9F, a Beijing-based peer-to-peer lender that is trying to become a wealth-management company, is set to list on the New York Stock Exchange on Wednesday, August 14. Independent analysts say investors should pass on the deal.
“We will avoid the company at all costs,” said Ke Yan, analyst at Aequitas Research, publishing on SmartKarma.
Some of these concerns relate to Chinese regulators’ negative attitude toward electronic consumer marketplaces. Since 2017, authorities have clamped down on the sector. Many companies, including market leader Lufax, have tried to exit the business and reinvent themselves in wealth management or other services.
9F’s strategy has been to create an ecosystem built around several portals, notably an app called OneCard, which connects consumers (borrowers) with investors as well as partner financial institutions, such as China UnionPay, and partner merchants like e-commerce player JD.com. UnionPay provides the payment rails.
While borrowers can use the platform to access consumer loans, like any other P2P, they can also borrow specifically to spend with OneCard’s merchant network. The company is building artificial-intelligence capabilities to personalize these offerings.
9F’s formal name is Beijing Jiufu Era Investment Consultant Company. Launched in 2006, it is known in China informally as Jiufu.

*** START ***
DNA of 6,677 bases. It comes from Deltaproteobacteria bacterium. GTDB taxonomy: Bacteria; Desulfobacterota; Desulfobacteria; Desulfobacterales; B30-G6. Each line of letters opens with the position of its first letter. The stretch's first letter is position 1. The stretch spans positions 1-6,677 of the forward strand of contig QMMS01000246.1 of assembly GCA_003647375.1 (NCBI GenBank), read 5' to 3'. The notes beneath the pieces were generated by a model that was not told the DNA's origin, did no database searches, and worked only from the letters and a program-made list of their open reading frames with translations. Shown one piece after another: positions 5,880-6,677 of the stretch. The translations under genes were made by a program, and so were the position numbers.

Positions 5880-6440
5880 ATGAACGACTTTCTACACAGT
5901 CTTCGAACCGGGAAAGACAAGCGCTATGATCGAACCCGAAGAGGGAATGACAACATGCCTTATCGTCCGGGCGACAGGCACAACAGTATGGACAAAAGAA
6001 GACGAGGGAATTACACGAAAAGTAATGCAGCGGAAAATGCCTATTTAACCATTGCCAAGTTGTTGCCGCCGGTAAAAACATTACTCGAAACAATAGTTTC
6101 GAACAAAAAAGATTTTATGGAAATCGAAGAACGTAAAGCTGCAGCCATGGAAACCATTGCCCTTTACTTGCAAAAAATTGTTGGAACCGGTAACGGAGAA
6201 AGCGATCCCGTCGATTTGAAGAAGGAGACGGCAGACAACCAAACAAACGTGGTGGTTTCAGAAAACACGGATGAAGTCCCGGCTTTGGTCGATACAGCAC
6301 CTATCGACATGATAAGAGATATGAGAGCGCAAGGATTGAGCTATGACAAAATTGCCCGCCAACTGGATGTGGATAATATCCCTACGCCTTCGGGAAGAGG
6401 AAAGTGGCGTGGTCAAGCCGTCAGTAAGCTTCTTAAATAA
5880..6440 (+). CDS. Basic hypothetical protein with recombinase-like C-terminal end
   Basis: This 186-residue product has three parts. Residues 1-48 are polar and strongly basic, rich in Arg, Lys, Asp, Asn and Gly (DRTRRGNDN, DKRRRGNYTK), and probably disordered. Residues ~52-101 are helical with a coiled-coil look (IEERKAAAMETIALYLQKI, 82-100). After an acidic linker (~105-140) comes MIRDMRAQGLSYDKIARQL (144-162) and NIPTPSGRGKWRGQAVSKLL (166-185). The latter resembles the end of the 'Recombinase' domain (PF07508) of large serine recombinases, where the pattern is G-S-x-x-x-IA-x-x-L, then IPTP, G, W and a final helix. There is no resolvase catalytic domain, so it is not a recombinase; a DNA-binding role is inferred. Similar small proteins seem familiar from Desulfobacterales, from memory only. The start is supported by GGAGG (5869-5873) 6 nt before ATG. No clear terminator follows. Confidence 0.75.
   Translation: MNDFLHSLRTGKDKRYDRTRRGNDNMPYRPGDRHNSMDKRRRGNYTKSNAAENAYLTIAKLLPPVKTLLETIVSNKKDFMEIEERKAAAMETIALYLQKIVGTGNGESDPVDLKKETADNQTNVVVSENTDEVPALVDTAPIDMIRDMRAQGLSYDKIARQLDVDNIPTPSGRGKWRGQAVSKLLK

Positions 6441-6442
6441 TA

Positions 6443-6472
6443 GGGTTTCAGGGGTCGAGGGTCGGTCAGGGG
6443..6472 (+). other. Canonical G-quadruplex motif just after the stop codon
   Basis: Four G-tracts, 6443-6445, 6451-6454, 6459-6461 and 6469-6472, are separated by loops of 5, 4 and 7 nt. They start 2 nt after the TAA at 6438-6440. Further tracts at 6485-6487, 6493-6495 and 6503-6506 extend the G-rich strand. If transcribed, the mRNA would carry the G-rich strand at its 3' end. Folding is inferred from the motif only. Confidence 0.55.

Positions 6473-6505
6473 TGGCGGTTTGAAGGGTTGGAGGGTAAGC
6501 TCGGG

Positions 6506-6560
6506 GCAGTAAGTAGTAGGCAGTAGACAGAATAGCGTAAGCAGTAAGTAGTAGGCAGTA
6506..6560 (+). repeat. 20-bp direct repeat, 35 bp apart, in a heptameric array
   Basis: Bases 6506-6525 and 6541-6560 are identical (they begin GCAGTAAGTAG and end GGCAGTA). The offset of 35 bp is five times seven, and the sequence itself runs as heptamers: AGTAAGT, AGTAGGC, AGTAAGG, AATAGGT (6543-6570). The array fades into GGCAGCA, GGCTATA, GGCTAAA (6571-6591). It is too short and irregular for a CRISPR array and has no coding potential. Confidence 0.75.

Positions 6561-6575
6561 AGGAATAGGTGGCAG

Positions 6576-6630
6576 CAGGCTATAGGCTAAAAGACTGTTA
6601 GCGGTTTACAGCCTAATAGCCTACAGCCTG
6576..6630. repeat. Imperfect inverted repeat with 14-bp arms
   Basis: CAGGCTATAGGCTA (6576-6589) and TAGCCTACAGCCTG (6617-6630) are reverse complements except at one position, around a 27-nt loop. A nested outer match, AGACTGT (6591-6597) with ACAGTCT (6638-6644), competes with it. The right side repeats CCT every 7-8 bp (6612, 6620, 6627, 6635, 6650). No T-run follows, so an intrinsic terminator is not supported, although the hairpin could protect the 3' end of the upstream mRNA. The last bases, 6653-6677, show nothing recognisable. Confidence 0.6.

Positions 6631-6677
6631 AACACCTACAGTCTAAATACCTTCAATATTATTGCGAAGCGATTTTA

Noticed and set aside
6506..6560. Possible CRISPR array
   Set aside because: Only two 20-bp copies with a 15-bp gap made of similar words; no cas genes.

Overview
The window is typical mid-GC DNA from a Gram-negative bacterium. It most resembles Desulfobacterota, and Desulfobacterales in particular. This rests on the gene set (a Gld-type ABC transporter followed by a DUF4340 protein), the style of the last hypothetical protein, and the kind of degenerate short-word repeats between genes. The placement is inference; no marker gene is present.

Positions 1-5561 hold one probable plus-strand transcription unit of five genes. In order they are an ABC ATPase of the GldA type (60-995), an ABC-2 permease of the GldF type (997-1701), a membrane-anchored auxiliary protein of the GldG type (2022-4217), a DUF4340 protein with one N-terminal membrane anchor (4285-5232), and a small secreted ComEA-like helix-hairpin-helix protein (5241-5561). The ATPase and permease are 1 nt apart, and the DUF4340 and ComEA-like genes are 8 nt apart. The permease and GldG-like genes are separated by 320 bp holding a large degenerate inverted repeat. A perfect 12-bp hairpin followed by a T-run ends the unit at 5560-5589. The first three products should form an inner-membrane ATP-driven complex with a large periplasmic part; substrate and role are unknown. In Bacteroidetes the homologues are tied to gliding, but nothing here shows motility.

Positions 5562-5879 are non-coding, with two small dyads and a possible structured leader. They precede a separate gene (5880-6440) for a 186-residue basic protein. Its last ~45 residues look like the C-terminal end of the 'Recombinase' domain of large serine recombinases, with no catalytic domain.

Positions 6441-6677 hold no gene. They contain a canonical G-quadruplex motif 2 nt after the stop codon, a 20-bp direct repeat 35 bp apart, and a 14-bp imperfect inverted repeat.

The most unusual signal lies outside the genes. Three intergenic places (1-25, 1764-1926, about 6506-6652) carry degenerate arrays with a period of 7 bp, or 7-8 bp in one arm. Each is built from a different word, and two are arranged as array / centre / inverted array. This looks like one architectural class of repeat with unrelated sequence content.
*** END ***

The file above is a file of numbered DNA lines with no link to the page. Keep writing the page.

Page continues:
The company is backed by the investment arm of China Cinda Asset Management (a merchant bank originally conceived as a ‘bad’ bank for China Construction Bank’s non-performing loans) and Japan’s SBI Holdings.
It was founded by Sun Lei, previously a senior manager at China Minsheng Bank, a leading lender for small businesses. Sun owns 39.1% of 9F. In 2016, Sun led 9F’s acquisition of Primasia Securities Asia in Hong Kong as a stepping stone to international expansion, as well as to convert Primasia from a traditional to an online stock broker, collecting orders through a mobile app. In 2017, 9F also acquired Yue Tung Wealth Management, a Hong Kong insurance broker. 9F has begun operations in Indonesia, and made an unsuccessful bid to obtain a virtual-banking license in Hong Kong.
The proceeds of the IPO are slated for developing big-data capabilities, adding partners its ecosystem, marketing, and international expansion into other Southeast Asian markets.
Analysts are wary of the IPO, however.
Ke Yan notes 9F is one of the bigger digital-consumer finance shops in China, with Rmb55 billion ($7.8 billion) of outstanding loans. But loan origination fell in 2018, more than in other P2P businesses, and continued to drop in the first quarter of 2019, whereas comparable platforms saw loans business begin to grow again this year.
Although 9F is diversifying its business, fees to borrowers on these loans account for 85% of its revenues.
“The financial results are concerning,” said Donovan Jones, analyst at IPO Edge, on Seeking Alpha.